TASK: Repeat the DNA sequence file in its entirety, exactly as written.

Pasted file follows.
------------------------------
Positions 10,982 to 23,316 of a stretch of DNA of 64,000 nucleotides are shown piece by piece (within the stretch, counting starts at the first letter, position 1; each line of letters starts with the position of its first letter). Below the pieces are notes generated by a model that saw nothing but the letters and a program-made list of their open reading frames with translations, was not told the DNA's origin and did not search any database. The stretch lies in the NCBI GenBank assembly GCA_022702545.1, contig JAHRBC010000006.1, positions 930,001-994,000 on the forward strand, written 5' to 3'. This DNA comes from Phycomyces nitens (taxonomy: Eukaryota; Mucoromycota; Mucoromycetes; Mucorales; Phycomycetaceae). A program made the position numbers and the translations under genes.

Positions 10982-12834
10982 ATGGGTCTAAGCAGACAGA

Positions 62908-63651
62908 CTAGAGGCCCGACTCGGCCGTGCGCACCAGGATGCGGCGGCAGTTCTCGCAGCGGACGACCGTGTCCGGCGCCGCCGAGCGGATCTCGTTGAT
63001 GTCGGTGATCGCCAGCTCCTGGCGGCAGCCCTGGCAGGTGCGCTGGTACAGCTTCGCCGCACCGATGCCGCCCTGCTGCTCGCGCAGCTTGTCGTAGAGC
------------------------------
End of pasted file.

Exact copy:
Positions 10,982 to 23,316 of a stretch of DNA of 64,000 nucleotides are shown piece by piece (within the stretch, counting starts at the first letter, position 1; each line of letters starts with the position of its first letter). Below the pieces are notes generated by a model that saw nothing but the letters and a program-made list of their open reading frames with translations, was not told the DNA's origin and did not search any database. The stretch lies in the NCBI GenBank assembly GCA_022702545.1, contig JAHRBC010000006.1, positions 930,001-994,000 on the forward strand, written 5' to 3'. This DNA comes from Phycomyces nitens (taxonomy: Eukaryota; Mucoromycota; Mucoromycetes; Mucorales; Phycomycetaceae). A program made the position numbers and the translations under genes.

Positions 10982-12834
10982 ATGGGTCTAAGCAGACAGA

Positions 62908-63651
62908 CTAGAGGCCCGACTCGGCCGTGCGCACCAGGATGCGGCGGCAGTTCTCGCAGCGGACGACCGTGTCCGGCGCCGCCGAGCGGATCTCGTTGAT
63001 GTCGGTGATCGCCAGCTCCTGGCGGCAGCCCTGGCAGGTGCGCTGGTACAGCTTCGCCGCACCGATGCCGCCCTGCTGCTCGCGCAGCTTGTCGTAGAGC